Travel presentation brings Namibia to Princeton

Adam and Mindy Kehn of Princeton shared stories, photos and souvenirs from their trip to Namibia in South Africa during a March 31 presentation at the library. Their talk was sponsored by the Friends of the Library group, which works to include travel topics among its programming.
Adam and Mindy Kehn of Princeton shared stories, photos and souvenirs from their trip to Namibia in South Africa during a March 31 presentation at the library. Their talk was sponsored by the Friends of the Library group, which works to include travel topics among its programming.

The Princeton Library Community Room filled the night of March 31 with people eager to hear Adam and Mindy Kehn talk about the two-week pleasure trip they took last June to Namibia, a country in southwest Africa. The Friends of the Princeton Library have worked to incorporate travel programs among its offerings and asked Adam, a library employee, to talk about the trip.
Adam and Mindy shared some of the more than 3,000 pictures they took, which included lions, giraffes, hippos, elephants, flamingoes, landscapes, food, the desert, the ocean, the coastline, giant thorns found all around and several snapshots of local life, such as the grocery store and gas stations.
The Kehns brought back and displayed many souvenirs, including many wood carvings for which the country is well-known, ostrich-shell jewelry, statues, books and other goods. The 32-hour trip there went smoothly with a stop in London.
Adam said the money-exchange rate was about 12 local dollars for every one American dollar. He said tourism is not that “built up” there yet, and it was amazing to see the chalets and other lodging they had gotten for $30 or $40 per night.
Tourists are advised not to leave their vehicles unattended, so people would tip locals to guard their car. However, they had to be careful not to upset the economic balance by tipping too much or too little.
Mindy showed and described many pictures of plants, like palm trees that don’t grow here and lavender bushes that grow exponentially bigger in Africa than here. The group toured some museums and was surprised to see things like meteorites and dinosaur remains that they could touch.
“They get a lot of meteorites in Namibia,” Adam said.
They visited a modern library serving a city of 322,000 people. Adam and Mindy said the facility still used the Dewey decimal system and card catalogues, but it was converting to a digital, computerized system.
English is the official language where the Kehns visited, but they also heard Afrikaans, German and several tribal languages spoken. Thankfully, most signs were in English, which was good because some of them conveyed important warnings, such as, “Enter at your own risk, crocodiles and lions will eat you.”
The groups sped along narrow highways at an average speed of 90 to 100 miles per hour, which Adam said was nerve-wracking, since the roads have no shoulders and all sorts of animals can pop out at any time. He said there was copious construction on the roads, but unlike America, where there are flashing signs and bright cones, roads with hazardous conditions there were marked with big boulders or stones that basically meant “don’t drive here.”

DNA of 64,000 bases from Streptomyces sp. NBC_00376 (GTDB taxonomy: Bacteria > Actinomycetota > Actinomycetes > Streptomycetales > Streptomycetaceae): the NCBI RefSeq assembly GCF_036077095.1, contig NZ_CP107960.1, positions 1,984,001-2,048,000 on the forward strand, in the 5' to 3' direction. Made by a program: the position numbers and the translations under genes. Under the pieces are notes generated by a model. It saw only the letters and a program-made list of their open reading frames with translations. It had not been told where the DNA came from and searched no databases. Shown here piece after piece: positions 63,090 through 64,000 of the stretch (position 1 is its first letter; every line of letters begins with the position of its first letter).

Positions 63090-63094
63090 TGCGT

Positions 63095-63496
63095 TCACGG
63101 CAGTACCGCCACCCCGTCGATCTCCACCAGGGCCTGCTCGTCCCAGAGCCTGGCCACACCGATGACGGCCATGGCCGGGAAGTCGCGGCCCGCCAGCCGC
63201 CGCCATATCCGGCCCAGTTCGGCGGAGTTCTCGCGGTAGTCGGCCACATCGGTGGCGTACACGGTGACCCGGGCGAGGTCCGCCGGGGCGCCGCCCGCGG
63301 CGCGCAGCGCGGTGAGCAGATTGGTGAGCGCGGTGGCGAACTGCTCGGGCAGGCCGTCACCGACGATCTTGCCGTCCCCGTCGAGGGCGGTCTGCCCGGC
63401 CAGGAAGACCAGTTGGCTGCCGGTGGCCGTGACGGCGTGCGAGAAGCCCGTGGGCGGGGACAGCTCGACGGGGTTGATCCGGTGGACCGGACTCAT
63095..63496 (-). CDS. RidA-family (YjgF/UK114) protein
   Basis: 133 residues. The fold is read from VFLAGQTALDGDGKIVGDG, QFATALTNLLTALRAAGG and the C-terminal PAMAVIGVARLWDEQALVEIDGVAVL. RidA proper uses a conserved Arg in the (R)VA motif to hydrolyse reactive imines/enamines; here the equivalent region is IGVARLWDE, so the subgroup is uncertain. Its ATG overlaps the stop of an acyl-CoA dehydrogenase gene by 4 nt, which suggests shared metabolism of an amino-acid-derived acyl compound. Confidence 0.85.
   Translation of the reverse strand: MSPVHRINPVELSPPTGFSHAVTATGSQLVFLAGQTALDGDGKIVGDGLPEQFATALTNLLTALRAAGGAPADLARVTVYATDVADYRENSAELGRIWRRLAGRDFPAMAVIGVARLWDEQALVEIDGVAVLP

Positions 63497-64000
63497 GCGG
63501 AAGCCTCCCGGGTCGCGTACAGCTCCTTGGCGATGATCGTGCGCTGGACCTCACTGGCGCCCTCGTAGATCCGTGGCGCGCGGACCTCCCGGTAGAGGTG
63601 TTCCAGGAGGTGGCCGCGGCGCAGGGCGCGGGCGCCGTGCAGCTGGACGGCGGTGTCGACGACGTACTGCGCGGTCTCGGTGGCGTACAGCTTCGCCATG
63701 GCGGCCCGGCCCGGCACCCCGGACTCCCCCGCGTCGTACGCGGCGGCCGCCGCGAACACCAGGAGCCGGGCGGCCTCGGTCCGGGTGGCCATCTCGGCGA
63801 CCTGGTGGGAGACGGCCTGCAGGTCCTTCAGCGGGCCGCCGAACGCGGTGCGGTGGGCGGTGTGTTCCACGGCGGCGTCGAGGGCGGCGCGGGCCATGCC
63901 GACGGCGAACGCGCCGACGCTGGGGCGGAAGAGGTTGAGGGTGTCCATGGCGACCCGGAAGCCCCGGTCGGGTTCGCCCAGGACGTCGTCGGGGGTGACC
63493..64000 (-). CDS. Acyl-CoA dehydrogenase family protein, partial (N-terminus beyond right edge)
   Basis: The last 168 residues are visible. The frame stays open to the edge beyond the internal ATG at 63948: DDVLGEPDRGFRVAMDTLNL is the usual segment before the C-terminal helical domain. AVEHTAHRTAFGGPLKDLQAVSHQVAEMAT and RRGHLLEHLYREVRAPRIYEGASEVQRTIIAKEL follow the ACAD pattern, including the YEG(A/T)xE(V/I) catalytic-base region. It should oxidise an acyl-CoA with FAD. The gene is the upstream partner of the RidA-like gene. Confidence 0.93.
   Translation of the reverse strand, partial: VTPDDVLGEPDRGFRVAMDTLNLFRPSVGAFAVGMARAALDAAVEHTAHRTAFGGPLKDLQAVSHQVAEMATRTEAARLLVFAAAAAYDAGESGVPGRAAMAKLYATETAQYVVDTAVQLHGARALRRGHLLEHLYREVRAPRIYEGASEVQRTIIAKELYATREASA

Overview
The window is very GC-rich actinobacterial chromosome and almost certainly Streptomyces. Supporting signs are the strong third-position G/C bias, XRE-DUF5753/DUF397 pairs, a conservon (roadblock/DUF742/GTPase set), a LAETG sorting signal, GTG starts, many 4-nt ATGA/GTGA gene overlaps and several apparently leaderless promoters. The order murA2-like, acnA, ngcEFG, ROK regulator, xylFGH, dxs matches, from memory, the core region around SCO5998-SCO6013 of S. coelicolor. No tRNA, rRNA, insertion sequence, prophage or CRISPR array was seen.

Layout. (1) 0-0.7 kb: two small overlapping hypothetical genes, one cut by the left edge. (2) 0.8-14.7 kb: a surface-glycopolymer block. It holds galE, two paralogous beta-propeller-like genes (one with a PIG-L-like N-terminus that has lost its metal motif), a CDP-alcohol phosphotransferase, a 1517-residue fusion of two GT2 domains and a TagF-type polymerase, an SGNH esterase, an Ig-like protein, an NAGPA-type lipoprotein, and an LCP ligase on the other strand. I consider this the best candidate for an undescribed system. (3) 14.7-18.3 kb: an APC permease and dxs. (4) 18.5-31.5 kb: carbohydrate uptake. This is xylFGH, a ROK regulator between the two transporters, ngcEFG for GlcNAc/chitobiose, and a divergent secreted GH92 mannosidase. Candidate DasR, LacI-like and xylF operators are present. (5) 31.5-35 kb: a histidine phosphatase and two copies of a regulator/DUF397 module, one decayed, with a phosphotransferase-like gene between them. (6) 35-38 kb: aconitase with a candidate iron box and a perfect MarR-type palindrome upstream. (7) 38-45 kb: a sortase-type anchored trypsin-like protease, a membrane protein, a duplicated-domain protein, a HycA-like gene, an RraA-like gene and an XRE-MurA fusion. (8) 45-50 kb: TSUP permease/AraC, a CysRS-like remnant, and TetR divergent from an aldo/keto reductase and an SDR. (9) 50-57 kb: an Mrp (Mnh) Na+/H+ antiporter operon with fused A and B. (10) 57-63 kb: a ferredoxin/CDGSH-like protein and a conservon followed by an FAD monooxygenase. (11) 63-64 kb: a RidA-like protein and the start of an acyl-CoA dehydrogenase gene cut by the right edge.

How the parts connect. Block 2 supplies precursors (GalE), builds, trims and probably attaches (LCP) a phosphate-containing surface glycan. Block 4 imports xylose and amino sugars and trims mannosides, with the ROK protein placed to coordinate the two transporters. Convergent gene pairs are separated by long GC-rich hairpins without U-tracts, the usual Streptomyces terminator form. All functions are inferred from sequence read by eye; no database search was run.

About half the country is unemployed, and there was significant disparity between the affluent areas in cities and the poor areas on the outskirts that consisted of one-room shacks with no plumbing. The Kehns said their friends who live there are considered to be rich and are expected to hire someone to clean their house and cook their food. Both services cost in the neighborhood of $10 per week, which is considered good pay.
Politically, Adam said his impression is that Namibia walks a fine line in being friendly to both communist and democratic nations. The couple noted a North Korea museum, as well as some swastika symbols and several streets named after dictators.
Mindy said, “For the most part, we felt really safe.”
Once, as the Kehns’ caravan traveled along, it encountered a herd of elephants and stopped, which left the Kehns’ vehicle directly in the path of a large bull elephant that looked annoyed. The upside was they got out of the way quickly and safely but not before they snapped a close-up head shot of the big, wild elephant.
They said bathrooms were inside fenced, locked areas, and it was not unusual to have flat tires. One of their fellow travelers had a total of five flats in one week due to the bumpy, hazardous roads and gigantic thorns everywhere.
The visitors discovered they like the way Namibians barbecue meat with the coals from burned wood, and they said the chicken fixed that way was especially good.
The tour-group members learned many new things, such as that a giraffe’s spots get darker as they age and their faces are quite expressive and inquisitive. One wildlife park tended a herd of roaming rhinos but kept their horns filed down to protect them from poachers. The tourists observed a large group of hippos and could not help but notice their flatulence.
They also observed zebras, jackals, baboons, vicious wild dogs, warthogs and termite mounds everywhere, up to 15 feet high. Mindy said they saw all sorts of exotic animals and even got to touch a few of them.
She said about the African experience, “It was just thrilling.”